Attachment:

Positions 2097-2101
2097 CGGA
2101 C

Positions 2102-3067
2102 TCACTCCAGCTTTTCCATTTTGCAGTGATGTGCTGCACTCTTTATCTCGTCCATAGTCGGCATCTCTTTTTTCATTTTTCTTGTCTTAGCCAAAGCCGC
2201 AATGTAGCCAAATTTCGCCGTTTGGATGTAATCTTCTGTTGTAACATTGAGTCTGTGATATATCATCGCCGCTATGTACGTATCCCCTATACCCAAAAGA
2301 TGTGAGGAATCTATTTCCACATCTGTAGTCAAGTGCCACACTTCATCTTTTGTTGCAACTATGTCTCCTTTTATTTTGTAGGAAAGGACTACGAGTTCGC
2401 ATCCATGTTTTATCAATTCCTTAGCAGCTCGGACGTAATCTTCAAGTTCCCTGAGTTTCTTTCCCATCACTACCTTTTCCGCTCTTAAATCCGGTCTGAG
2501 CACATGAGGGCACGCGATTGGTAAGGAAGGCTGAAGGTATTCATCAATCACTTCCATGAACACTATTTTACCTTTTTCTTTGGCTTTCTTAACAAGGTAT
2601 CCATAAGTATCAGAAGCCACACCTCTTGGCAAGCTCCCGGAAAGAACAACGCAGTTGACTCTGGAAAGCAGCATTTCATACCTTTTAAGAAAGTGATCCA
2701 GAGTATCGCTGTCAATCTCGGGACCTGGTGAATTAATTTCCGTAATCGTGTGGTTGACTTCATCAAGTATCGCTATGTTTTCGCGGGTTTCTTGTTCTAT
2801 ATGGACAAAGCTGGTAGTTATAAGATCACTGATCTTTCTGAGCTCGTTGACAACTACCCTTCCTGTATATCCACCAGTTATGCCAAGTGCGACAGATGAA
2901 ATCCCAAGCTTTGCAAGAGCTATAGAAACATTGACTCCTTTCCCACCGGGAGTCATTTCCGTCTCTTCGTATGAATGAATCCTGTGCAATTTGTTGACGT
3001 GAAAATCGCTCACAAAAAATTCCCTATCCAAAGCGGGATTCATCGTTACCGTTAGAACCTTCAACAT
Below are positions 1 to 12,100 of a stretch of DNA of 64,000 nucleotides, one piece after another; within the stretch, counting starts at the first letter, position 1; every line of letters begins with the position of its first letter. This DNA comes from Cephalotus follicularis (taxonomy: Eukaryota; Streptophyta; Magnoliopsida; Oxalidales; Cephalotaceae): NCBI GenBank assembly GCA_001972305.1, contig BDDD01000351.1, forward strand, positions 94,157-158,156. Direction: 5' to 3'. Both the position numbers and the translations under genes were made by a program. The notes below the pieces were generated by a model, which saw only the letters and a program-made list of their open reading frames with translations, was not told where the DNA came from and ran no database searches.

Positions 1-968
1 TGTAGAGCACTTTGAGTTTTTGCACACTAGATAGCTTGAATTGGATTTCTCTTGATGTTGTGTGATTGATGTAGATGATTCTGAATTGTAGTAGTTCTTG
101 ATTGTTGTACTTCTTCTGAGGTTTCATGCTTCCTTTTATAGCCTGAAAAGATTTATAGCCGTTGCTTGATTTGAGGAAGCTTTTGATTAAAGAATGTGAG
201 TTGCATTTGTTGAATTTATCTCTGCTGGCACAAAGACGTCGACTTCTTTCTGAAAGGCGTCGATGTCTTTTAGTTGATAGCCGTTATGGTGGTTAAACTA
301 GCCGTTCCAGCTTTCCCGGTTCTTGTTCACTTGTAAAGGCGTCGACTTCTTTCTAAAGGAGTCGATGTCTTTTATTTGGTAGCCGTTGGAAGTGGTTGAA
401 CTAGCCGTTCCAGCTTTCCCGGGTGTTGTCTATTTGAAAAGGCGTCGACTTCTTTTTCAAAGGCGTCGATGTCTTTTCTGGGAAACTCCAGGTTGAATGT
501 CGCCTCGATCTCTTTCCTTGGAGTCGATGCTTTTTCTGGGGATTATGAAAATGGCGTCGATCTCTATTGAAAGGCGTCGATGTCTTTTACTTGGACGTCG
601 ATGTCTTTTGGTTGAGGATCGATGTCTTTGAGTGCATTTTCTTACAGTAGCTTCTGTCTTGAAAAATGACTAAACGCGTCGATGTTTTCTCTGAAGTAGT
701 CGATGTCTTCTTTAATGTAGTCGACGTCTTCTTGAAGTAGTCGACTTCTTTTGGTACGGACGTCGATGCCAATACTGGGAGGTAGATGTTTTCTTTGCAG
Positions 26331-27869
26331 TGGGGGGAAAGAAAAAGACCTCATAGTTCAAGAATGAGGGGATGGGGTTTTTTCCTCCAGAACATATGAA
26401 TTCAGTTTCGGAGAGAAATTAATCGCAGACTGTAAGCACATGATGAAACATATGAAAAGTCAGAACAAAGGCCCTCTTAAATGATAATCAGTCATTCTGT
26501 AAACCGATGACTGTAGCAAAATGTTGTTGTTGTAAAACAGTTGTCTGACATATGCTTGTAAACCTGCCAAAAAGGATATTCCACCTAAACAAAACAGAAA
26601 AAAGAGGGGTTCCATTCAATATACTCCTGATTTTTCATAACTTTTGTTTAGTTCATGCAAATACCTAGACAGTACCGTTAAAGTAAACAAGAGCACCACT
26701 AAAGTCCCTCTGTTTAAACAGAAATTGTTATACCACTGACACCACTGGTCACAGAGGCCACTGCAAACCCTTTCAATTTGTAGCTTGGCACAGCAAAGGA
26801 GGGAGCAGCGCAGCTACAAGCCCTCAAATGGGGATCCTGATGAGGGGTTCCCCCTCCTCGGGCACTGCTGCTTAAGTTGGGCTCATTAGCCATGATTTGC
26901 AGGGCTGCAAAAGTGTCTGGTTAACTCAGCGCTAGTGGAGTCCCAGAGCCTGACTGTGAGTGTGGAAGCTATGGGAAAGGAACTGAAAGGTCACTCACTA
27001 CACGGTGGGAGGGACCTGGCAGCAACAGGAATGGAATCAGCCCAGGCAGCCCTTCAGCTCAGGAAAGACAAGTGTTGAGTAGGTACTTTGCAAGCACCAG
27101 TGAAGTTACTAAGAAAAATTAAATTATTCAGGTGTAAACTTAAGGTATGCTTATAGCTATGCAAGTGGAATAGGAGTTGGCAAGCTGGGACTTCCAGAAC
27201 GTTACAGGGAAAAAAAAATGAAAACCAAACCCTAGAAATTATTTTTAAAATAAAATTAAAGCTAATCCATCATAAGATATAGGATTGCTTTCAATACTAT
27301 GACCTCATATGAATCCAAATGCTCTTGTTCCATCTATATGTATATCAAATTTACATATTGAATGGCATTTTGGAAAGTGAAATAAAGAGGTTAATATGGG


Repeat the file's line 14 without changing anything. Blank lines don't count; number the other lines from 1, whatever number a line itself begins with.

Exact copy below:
3001 GAAAATCGCTCACAAAAAATTCCCTATCCAAAGCGGGATTCATCGTTACCGTTAGAACCTTCAACAT